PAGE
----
Jessica said...

I hope this post will help anyone that needs it.

Mom of 12 said...

Reflux is rough. I've had several kids with it. I didn't realize that reflux could be silent and that just gagging was still reflux. My sweetie has GERD, the adult form of reflux. It's not fun either.
Sandy

Actually Mummy... said...

Both my babies had severe reflux. My first choked so badly at 3 weeks that she turned purple. No-one believed me. I say push, push, push and don't stop pushing until you get a good consultant. How I longed for Prevacid when I heard about it - we don't have it here. I had to crush pills and somehow get them in - inavariably they would gag and throw up anyway. I didn't sleep for months because I was so scared they would choke to death. (GG was asleep when she choked - I only knew because I was looking at her when it happened).
I would also say don't expect a cure. That only comes with age. We spent fortunes on 'miracles' that promised to help (hammocks, wedges, etc). A block under the cot, and a swing-seat for the day. And a good buggy that allows them to be raised, not flat. Yes I know that is bad for their backm, but my pediatrician told me to have her sleep in a car-seat all night to keep her upright. Such is the nightmare of reflux. You have to make choices and as you say, the best choice is the one that keeps you sane until it resolves.

championm2000 said...

Again, your post really takes me back!

You covered most of what we did (and more). Drew slept in a Fisher Price Rock and Play sleeper for 9 months because it was great for his reflux and was perfect for keeping right beside our bed. It is on an incline (although that purple pillow looks fun).

We took Drew to a neurologist because during the worst of it, he looked like he was having some kind of seizure. We had an EEG done that was normal (thank God), but during that visit, the neurologist suggested probiotics and even gave us a sample. He said there is a lot of research that points to colic having a gastrointestinal cause and that probiotics can help build the good bacteria that babies are missing, especially c-section babies.

We are had a lady come to our house and show us some baby massage techniques (did I mention we were desperate??)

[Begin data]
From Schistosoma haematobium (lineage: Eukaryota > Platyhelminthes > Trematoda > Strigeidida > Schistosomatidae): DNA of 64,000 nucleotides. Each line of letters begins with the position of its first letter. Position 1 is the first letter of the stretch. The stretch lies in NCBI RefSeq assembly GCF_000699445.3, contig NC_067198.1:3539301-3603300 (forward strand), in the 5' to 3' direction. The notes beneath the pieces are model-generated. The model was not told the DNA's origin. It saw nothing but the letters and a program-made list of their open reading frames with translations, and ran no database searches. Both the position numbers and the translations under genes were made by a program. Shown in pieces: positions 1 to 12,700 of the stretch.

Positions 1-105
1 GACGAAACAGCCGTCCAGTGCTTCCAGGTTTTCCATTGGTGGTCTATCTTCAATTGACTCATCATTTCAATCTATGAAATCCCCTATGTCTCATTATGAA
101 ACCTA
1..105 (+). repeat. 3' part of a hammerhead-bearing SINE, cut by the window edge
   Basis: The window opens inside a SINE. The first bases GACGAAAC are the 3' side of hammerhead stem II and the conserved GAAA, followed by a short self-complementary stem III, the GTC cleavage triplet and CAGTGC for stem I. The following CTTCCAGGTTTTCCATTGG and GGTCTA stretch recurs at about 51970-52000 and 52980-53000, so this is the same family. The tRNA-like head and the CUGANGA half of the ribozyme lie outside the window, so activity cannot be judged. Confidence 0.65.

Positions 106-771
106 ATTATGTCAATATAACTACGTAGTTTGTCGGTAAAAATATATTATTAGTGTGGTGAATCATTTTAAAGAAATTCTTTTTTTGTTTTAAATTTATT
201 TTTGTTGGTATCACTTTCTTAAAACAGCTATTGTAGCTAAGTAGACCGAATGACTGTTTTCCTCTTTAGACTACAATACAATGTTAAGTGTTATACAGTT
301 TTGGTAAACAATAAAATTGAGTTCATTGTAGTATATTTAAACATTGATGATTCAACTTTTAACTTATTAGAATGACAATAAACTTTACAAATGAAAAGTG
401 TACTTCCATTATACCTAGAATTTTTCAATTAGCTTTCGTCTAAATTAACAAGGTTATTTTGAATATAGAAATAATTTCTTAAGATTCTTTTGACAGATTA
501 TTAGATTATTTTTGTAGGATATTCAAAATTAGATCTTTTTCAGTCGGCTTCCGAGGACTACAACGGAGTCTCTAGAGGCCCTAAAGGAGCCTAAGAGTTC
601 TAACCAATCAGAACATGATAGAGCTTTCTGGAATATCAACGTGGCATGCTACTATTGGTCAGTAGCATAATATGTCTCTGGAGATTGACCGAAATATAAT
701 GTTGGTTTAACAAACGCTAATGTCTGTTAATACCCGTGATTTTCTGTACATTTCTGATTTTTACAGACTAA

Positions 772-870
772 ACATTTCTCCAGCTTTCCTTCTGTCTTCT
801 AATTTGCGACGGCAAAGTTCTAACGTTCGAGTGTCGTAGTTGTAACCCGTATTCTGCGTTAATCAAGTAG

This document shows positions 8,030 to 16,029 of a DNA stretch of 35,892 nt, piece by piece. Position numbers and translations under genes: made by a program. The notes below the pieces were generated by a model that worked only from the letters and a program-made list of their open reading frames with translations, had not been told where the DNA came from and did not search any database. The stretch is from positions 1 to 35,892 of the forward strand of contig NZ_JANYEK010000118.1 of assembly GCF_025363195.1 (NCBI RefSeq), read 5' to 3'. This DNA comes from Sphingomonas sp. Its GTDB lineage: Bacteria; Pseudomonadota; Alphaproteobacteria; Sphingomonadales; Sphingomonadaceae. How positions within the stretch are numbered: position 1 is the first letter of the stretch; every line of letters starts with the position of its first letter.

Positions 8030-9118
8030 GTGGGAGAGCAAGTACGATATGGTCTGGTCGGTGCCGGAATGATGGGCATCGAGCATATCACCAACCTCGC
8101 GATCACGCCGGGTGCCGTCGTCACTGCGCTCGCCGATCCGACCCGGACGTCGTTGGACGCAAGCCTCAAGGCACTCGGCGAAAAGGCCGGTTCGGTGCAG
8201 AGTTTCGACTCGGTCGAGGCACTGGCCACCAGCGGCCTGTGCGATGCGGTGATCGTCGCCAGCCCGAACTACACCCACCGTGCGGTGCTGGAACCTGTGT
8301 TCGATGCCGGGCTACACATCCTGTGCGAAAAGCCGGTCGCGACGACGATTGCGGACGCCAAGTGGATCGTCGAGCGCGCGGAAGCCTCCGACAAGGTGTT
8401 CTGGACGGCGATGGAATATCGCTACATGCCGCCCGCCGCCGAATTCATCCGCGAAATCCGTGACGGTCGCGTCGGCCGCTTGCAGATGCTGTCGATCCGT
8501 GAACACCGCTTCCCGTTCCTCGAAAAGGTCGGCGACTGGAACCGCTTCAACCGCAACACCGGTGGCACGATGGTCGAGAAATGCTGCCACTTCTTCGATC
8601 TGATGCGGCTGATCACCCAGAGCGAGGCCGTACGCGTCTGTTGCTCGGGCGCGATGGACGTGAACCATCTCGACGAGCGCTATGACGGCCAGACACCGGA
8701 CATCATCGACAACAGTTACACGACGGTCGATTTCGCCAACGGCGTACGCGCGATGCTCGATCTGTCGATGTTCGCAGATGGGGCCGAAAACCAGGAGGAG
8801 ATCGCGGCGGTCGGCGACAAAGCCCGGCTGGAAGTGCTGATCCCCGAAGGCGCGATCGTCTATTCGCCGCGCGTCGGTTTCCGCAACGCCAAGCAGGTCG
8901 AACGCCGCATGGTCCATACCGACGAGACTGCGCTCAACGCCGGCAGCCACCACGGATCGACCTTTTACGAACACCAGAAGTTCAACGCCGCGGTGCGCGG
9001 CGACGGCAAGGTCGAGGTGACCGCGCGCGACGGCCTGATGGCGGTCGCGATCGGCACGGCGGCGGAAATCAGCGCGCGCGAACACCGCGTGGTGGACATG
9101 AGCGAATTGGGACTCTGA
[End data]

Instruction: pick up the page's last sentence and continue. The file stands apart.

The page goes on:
Jen said...

Prevacid is a God send. 2 of my triplets were on it and it saved my sanity. It sucks all the hoops you have to jump through to get the medication but when you did, it is awesome.

Allie | Ramblings of a WAHM said...

Kristy,

I wish there were mom blogs like you 13 years ago when my son cried day in day out for 8 months. I'm sure a lot of that was "new nervous mom" syndrome but my poor little baby boy NEVER wanted me to put him down. I'm sure he was colicky. And I'm sure I was just a dumbass. And I'm sure I could have had help from my ever so absent family. And my husband was just as lost as me.

Well, my baby is 13 now and healthy, we got through it. Now he is just a butthead teenager, lol.

~Allie

Ma What's 4 dinner said...

Amen sister. Prevacid saved our lives!!!! It absolutely changed our lives. Keegan threw up after every single meal, and then we put him on prevacid and all of the sudden he stopped puking. It was amazing. I mean, he's still a puker and everytime he smells something yucky or doesn't feel well it's booting time, but it really really works! Thanks for helping all those moms out there who need help...And the baby whisperer is shit for sure!

Lots of yummy love,
Alex aka Ma What's For Dinner
www.mawhats4dinner.com

Angelia Sims Hardy said...

Giggling over the sex pillow for your baby. Lol!

:-) P.S. I've never heard of that before!

P.S.S Still giggling...

And I am SO glad my baby didn't have reflux. You guys are troopers!